Preparation of Azacitidine for Injection

Azacitidine for Injection is a cytotoxic drug and, as with other potentially toxic compounds, caution should be exercised when handling and preparing Azacitidine for Injection suspensions [see How Supplied/Storage and Handling (16)].

If reconstituted Azacitidine for Injection comes into contact with the skin, immediately and thoroughly wash with soap and water. If it comes into contact with mucous membranes, flush thoroughly with water.

The Azacitidine for Injection vial is single-dose and does not contain any preservatives. Unused portions of each vial should be discarded properly [see How Supplied/Storage and Handling (16)]. Do not save any unused portions for later administration.

Instructions for Subcutaneous Administration

Azacitidine for Injection should be reconstituted aseptically with 4 mL sterile water for injection. The diluent should be injected slowly into the vial. Vigorously shake or roll the vial until a uniform suspension is achieved. The suspension will be cloudy. The resulting suspension will contain azacitidine 25 mg/mL. Do not filter the suspension after reconstitution. Doing so could remove the active substance.

Preparation for Immediate Subcutaneous Administration: Doses greater than 4 mL should be divided equally into 2 syringes. The product may be held at room temperature for up to 1 hour, but must be administered within 1 hour after reconstitution.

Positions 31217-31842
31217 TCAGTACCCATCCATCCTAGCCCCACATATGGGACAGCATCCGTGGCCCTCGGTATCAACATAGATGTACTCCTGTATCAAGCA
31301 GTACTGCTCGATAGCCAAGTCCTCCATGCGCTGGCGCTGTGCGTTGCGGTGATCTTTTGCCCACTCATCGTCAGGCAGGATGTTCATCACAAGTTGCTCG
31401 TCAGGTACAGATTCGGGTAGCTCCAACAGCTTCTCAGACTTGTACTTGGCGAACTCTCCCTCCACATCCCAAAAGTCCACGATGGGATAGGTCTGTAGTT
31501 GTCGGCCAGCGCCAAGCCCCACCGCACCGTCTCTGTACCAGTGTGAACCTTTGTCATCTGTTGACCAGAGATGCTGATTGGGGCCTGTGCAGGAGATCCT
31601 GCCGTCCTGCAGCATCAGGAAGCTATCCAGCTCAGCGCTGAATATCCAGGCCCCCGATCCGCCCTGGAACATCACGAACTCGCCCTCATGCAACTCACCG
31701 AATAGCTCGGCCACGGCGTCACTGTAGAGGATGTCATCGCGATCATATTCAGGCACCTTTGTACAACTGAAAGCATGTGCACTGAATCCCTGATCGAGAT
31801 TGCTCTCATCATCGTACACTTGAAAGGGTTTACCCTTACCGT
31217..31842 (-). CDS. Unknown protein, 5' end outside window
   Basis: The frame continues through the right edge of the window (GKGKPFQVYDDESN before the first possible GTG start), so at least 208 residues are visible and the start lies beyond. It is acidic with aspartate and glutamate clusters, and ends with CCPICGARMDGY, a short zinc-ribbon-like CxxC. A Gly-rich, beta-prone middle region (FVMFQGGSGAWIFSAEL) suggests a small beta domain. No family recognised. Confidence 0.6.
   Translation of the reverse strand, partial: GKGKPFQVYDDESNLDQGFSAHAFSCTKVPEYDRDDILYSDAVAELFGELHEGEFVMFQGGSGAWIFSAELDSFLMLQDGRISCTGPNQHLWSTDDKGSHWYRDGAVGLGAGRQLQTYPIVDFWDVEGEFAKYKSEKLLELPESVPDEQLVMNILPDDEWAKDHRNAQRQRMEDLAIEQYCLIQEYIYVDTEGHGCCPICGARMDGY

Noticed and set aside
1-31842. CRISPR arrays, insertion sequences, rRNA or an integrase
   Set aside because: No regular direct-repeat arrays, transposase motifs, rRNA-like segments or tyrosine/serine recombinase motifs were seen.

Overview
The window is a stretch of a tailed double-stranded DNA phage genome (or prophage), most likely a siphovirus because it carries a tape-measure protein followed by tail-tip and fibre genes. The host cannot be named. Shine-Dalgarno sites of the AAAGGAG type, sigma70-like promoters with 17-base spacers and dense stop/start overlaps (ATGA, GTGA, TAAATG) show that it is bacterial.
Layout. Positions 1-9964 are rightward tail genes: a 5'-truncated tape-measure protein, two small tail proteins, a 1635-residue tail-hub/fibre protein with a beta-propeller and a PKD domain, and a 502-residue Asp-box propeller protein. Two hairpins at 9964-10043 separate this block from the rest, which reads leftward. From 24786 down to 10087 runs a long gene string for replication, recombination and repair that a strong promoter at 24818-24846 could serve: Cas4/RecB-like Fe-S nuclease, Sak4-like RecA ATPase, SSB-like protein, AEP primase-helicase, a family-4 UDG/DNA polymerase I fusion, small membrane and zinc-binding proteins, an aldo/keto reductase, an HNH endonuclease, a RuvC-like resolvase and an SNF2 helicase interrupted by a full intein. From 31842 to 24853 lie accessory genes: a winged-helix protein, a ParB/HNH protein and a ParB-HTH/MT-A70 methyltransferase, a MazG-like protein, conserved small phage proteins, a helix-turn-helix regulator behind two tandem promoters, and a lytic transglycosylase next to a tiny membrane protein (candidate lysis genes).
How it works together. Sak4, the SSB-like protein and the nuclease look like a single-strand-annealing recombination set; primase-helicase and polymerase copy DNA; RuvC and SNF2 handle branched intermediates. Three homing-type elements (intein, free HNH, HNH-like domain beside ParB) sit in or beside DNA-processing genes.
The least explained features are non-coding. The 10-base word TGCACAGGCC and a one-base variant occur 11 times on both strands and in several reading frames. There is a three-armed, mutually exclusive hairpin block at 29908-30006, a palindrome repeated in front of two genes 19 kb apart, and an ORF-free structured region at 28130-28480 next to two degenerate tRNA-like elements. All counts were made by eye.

Preparation for Delayed Subcutaneous Administration: The reconstituted product may be kept in the vial or drawn into a syringe. Doses greater than 4 mL should be divided equally into 2 syringes. The product must be refrigerated immediately. When Azacitidine for Injection is reconstituted using water for injection that has not been refrigerated, the reconstituted product may be held under refrigerated conditions (2°C to 8°C, 36°F to 46°F) for up to 12 hours. When Azacitidine for Injection is reconstituted using refrigerated (2°C to 8°C, 36°F to 46°F) water for injection, the reconstituted product may be stored under refrigerated conditions (2°C to 8°C, 36°F to 46°F) for up to 30 hours. After removal from refrigerated conditions, the suspension may be allowed to equilibrate to room temperature for up to 30 minutes prior to administration.

Subcutaneous Administration

To provide a homogeneous suspension, the contents of the dosing syringe must be re-suspended immediately prior to administration. To re-suspend, vigorously roll the syringe between the palms until a uniform, cloudy suspension is achieved.

Azacitidine for Injection suspension is administered subcutaneously. Doses greater than 4 mL should be divided equally into 2 syringes and injected into 2 separate sites. Rotate sites for each injection (thigh, abdomen, or upper arm). New injections should be given at least one inch from an old site and never into areas where the site is tender, bruised, red, or hard.

Suspension Stability: Azacitidine for Injection reconstituted with non-refrigerated water for injection for subcutaneous administration may be stored for up to 2 hours at 25°C (77°F) or for up to 12 hours between 2°C and 8°C (36°F and 46°F); when reconstituted with refrigerated (2°C to 8°C, 36°F to 46°F) water for injection, it may be stored for 30 hours between 2°C and 8°C (36°F and 46°F).

Instructions for Intravenous Administration

Reconstitute the appropriate number of Azacitidine for Injection vials to achieve the desired dose. Reconstitute each vial with 10 mL sterile water for injection. Vigorously shake or roll the vial until all solids are dissolved. The resulting solution will contain azacitidine 10 mg/mL. The solution should be clear. Parenteral drug product should be inspected visually for particulate matter and discoloration prior to administration, whenever solution and container permit.

Withdraw the required amount of Azacitidine for Injection solution to deliver the desired dose and inject into a 50 to 100 mL infusion bag of either 0.9% Sodium Chloride Injection or Lactated Ringer’s Injection.